The offering suited the first segment of their market, but they struggled with franchise owners. "The independent space works for us. We're almost like private bankers for SMEs. Our consultants understand the SME space — many of them have first-hand experience running a small business — and we work closely with our clients. We have business owners who have used us for seven years and have significantly grown their businesses over that time."

Franchising was a much tougher nut to crack. "We faced a lot of resistance from franchisors who didn't understand why their franchisees would need to borrow money — particularly a premium, and therefore more expensive product.

"We realised there was a disconnect between franchisors and their franchisees. Franchisors saw the product as too expensive. Franchisees had experience in trying to secure loans when they didn't have assets to borrow against, and banks lend against balance sheets, not cash flow. We realised we needed to stop fighting the franchisors and partner with them instead."

Retail Capital approached a number of franchisors and explained the pricing structure of merchant cash advances, particularly that higher risks for them meant higher interest charges for their (Retail Capital) clients.

"We said we could bring the price down if the franchisors could help us derisk their franchisees with pre-vetting, and letting us know who the good operators who used their cash reserves well were. We brought franchisors into the fold and could pass on better pricing because we were taking on less risk."

Karl has taken a similar approach to the micro segment of the market. "There are 50 000 micro retailers in South Africa, but this segment is growing rapidly," he explains. "Within the next five years that 50 000 will be 250 000."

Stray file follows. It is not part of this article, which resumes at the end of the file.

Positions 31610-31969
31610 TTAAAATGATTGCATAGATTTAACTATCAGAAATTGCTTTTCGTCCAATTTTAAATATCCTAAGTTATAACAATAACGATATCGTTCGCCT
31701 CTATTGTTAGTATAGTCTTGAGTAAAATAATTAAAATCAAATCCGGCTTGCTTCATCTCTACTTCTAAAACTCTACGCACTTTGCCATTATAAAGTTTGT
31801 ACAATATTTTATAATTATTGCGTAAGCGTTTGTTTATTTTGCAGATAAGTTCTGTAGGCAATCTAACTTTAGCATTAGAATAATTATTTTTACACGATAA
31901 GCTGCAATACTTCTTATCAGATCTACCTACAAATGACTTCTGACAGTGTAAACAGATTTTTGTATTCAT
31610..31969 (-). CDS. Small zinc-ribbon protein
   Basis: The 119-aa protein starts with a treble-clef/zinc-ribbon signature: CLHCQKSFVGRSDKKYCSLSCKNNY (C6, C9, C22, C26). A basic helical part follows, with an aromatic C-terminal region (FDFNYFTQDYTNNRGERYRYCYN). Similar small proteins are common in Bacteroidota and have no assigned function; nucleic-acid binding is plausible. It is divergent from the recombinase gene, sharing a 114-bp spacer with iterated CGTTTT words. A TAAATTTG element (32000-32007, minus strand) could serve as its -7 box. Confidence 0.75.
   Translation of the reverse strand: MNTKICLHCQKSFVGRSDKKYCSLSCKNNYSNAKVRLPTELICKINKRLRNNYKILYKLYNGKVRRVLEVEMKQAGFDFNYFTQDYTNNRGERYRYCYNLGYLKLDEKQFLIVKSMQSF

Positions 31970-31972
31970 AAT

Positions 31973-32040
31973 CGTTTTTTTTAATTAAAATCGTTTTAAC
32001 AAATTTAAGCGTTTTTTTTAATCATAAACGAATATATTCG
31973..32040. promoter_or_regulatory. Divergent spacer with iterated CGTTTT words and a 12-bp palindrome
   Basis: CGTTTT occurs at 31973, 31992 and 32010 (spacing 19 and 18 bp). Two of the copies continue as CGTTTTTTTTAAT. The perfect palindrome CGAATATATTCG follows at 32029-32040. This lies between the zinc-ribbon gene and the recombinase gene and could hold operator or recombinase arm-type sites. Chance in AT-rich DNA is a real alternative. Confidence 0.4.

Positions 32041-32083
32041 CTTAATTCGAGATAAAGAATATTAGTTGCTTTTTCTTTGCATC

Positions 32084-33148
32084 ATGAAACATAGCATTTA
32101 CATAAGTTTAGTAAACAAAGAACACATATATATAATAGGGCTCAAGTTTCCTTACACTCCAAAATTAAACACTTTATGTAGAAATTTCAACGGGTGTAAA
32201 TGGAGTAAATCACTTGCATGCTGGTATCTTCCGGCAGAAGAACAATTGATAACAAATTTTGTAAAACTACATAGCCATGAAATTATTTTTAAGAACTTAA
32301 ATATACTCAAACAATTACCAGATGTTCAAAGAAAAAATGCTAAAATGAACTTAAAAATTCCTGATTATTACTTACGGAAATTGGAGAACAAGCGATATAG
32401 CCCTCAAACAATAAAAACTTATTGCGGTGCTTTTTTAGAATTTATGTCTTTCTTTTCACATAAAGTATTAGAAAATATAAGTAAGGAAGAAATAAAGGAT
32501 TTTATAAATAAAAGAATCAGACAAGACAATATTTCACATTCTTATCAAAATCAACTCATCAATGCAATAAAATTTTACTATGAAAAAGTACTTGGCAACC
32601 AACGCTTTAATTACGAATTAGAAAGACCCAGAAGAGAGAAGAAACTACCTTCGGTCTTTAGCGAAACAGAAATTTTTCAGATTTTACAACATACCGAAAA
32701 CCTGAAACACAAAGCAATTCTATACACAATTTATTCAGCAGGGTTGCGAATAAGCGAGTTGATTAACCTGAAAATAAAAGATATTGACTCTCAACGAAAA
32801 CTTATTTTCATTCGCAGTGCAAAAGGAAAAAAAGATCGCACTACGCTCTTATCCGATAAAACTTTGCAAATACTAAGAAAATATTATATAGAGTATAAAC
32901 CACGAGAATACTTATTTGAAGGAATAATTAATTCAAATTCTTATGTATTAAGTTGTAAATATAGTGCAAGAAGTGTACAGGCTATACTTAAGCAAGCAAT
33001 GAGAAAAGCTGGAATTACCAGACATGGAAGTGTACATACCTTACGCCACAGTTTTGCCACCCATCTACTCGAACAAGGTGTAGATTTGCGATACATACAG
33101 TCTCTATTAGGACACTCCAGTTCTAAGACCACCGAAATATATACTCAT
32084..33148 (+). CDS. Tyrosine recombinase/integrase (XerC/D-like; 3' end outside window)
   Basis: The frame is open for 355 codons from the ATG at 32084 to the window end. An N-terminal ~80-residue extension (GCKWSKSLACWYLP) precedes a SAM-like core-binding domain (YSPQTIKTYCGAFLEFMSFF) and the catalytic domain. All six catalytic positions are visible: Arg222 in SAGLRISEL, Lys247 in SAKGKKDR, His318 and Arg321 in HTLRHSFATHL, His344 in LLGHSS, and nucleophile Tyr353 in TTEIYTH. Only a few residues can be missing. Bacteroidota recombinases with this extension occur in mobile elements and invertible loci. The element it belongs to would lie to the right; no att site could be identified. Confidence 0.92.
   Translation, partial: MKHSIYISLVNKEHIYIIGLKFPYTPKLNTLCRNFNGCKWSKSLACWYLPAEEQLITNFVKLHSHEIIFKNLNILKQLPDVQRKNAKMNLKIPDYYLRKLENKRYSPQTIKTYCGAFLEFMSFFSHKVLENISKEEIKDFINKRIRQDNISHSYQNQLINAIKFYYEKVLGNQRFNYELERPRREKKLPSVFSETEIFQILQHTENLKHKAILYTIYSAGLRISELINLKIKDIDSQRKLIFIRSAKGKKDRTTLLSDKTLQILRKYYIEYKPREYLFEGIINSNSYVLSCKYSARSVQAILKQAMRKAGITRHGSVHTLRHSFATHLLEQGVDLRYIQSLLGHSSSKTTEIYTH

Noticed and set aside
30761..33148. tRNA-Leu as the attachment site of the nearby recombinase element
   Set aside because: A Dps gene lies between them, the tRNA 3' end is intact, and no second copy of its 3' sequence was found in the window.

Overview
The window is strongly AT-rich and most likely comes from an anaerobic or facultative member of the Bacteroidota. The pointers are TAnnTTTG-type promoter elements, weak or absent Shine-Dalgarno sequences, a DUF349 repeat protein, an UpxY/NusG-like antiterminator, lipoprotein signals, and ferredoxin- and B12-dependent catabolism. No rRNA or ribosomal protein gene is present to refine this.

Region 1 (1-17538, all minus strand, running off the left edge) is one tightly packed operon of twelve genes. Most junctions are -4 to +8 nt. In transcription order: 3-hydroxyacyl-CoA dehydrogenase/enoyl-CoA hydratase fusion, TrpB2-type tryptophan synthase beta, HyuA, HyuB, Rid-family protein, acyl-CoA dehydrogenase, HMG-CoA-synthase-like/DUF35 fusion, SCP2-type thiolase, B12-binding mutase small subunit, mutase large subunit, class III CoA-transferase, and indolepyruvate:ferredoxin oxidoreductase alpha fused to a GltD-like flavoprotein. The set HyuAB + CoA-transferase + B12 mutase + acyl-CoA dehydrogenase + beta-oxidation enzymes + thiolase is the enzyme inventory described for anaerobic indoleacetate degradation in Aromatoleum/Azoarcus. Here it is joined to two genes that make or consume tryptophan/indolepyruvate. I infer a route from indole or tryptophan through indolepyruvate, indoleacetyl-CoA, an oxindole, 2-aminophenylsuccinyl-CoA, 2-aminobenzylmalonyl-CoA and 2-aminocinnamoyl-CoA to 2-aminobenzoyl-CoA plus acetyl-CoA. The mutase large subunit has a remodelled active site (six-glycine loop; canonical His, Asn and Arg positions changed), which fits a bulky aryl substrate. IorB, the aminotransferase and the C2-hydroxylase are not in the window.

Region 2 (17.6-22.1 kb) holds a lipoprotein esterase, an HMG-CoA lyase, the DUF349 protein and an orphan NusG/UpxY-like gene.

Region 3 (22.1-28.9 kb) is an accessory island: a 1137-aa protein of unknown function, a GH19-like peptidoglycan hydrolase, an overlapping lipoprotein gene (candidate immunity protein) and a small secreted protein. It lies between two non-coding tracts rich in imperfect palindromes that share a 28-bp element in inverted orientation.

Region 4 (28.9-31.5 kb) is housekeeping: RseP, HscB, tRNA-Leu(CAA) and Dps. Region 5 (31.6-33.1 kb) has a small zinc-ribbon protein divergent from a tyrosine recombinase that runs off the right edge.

It's a segment that also benefits from cash advances, but not at the price point of Retail Capital's premium product. "We watched the development of mPOS (mobile points of sale) devices overseas and found local producers like iKhoka and Yoco.

"Our approach is simple; they have the devices, we have the capital and the system to disperse funds. It's too expensive for us to service this sector face to face. It needs to be a fintech play, which was why we partnered with companies that had the devices.

"There are three sides to a deal. The originator (the device), the capital and the operator. The data that runs through the devices allows us to pre-approve micro vendors for a specific amount over relatively short payment terms. The risks are higher, but we mitigate them with cost-free delivery of the loans.

"The systems and processes to get the funding to a micro operator and collect payments is our area of expertise, but we recognise that the originators will also want to hold the book. Yoco for example is building scale. To truly grow they need to become lenders themselves.

"This is going to happen whether we like it or not. Our current joint venture model allows them to partner with us, and eventually we will just be the operator. Within this particular market, we'd rather have that than nothing, which is why we're flexible.

"There are other business benefits for us. Our technology is our platform, and this can be used in many other ways. We're operating in a minefield of opportunity, collecting risk data on industries across the SME sector that we will be able to apply to other products.

"You don't need to own every channel of a value chain. Working with the right partners can be much more valuable, and opens doors to new opportunities."


"The most exciting part of Retail Capital for me is re-imagining the business. Dave built a great business before he exited to sail around the world. It was profitable and well-managed, but with a single product.

"When I walked in I took a different approach. I started by asking what our customers were looking for, and listening to what they were telling us, instead of pushing them into nine-month products. Whenever you launch a new product, you need to start with a profitability framework.

"For us, this meant asking what our return on capital requirements needed to be across three to 18 months. Once we knew that, we could build it and offer adapted products to the market.